Seventeen tales, from the Creation to Jonah, carefully chosen to demonstrate that ``God wants everyone to trust in Him,'' recounted in an easy, colloquial manner and recommended for reading ``with the Bible, and not instead of it.'' Waddell's simplifications are very accessible but not irreverent—God ``took one of Adam's ribs and made Eve from it, so that in an odd way they were one person''; ``It may have seemed simple enough to God who can do anything, but it was a huge job for poor Noah''; or, ```This boasting has got to stop!' Jacob told Joseph. `What kind of a dream is that?''' Problematic stories—Cain killing Abel, Abraham offering to sacrifice Isaac, Jacob cheating Esau or being tricked into marrying Leah, the plagues inflicted on Egypt- -are omitted, together with most of the violence and vengeance. Leaving out Benjamin's special relationship to Joseph weakens their story, but otherwise the selections make an appealingly informal introduction that reinforces Waddell's theme. Patterson's bold and colorful illustrations contribute handsomely to the format; most are in the spirit of the text (though Goliath looks like a good-natured Elizabethan). A lively and attractive rendition that should find many uses. (Nonfiction. 6-10)

Pub Date: Aug. 1, 1993

ISBN: 0-395-66902-2

Page Count: 70

Publisher: N/A

Review Posted Online: May 20, 2010

Kirkus Reviews Issue: July 15, 1993

Did you like this book?

No Comments Yet


As atmospheric as its companion, Twilight Comes Twice, this tone poem pairs poetically intense writing with luminescent oils featuring widely spaced houses, open lawns, and clumps of autumnal trees, all lit by a huge full moon. Fletcher tracks that moon’s nocturnal path in language rich in metaphor: “With silent slippers / it climbs the night stairs,” “staining earth and sky with a ghostly glow,” lighting up a child’s bedroom, the wings of a small plane, moonflowers, and, ranging further afield, harbor waves and the shells of turtle hatchlings on a beach. Using creamy brushwork and subtly muted colors, Kiesler depicts each landscape, each night creature from Luna moths to a sleepless child and her cat, as well as the great moon sweeping across star-flecked skies, from varied but never vertiginous angles. Closing with moonset, as dawn illuminates the world with a different kind of light, this makes peaceful reading either in season, or on any moonlit night. (Picture book. 6-8)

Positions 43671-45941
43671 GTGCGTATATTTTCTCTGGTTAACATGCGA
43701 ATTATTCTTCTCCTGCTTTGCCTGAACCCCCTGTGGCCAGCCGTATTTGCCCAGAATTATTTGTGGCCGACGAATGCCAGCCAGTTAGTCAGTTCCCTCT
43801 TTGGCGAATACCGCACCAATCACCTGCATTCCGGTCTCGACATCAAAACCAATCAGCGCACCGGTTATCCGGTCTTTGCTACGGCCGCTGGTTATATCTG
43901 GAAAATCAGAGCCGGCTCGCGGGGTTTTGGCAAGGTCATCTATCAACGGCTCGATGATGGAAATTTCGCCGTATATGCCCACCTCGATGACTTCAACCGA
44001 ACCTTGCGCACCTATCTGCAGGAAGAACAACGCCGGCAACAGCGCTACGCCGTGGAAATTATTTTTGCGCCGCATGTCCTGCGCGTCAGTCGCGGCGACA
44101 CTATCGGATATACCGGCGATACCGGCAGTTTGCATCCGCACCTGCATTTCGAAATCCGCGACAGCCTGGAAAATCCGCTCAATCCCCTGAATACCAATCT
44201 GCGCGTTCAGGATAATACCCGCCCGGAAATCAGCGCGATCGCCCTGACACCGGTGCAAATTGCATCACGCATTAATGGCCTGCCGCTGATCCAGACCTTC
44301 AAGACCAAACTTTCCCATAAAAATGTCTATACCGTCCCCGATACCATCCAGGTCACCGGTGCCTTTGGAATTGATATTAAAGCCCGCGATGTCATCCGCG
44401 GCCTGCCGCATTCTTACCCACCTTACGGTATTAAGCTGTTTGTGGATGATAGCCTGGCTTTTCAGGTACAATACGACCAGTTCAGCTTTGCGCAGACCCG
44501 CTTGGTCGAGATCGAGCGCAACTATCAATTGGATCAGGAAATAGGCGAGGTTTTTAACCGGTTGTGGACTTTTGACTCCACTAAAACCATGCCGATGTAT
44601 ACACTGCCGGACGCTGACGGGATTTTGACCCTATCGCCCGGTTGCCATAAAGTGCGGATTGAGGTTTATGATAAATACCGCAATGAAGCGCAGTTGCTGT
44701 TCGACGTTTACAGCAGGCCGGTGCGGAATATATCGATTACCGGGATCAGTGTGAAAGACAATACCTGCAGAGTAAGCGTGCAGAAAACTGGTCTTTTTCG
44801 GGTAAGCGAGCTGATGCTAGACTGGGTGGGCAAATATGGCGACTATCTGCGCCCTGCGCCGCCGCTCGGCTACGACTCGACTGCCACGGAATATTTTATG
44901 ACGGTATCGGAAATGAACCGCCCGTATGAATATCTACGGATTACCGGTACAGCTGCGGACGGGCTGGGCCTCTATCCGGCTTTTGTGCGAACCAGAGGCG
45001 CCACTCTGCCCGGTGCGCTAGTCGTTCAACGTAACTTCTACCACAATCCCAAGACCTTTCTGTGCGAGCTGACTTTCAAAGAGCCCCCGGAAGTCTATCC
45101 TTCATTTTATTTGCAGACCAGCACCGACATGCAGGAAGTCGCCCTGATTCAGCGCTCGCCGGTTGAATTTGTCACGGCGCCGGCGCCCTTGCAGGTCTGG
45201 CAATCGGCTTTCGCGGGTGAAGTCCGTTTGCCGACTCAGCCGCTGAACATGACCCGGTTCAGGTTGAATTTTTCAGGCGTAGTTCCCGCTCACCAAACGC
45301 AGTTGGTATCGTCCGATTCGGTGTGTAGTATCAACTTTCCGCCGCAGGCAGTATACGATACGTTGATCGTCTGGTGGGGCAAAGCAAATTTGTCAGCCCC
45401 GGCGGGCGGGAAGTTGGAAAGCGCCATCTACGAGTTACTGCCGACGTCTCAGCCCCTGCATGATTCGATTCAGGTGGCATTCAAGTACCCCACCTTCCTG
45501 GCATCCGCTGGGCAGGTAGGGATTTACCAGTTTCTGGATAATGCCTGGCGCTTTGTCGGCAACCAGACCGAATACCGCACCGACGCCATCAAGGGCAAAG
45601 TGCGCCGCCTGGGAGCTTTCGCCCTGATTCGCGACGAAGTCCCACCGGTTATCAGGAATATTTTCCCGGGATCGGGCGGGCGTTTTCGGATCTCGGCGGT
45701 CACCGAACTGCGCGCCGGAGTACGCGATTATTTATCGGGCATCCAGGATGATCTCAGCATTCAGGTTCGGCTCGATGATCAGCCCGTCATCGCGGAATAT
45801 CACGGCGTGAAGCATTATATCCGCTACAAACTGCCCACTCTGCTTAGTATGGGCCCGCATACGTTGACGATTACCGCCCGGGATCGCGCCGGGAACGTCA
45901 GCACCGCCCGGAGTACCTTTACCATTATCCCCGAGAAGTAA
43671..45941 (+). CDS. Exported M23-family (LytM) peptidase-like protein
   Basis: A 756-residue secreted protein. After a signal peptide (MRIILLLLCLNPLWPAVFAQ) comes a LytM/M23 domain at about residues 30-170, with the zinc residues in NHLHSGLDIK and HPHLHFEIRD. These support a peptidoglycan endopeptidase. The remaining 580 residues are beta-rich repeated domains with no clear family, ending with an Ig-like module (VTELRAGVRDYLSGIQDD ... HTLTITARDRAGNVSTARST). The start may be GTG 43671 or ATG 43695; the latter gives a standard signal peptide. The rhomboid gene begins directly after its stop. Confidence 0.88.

Pub Date: Sept. 22, 2003

ISBN: 0-618-16451-0

Page Count: 32

Publisher: Clarion Books

Review Posted Online: May 20, 2010

Kirkus Reviews Issue: Sept. 15, 2003

Did you like this book?

No Comments Yet


At ``Step 2'' in the useful ``Step into Reading'' series: an admirably clear, well-balanced presentation that centers on wolves' habits and pack structure. Milton also addresses their endangered status, as well as their place in fantasy, folklore, and the popular imagination. Attractive realistic watercolors on almost every page. Top-notch: concise, but remarkably extensive in its coverage. A real bargain. (Nonfiction/Easy reader. 6-10)

Pub Date: April 1, 1992

ISBN: 0-679-91052-2

Page Count: 48

Publisher: Random House

Review Posted Online: May 20, 2010

Kirkus Reviews Issue: March 15, 1992

Did you like this book?

No Comments Yet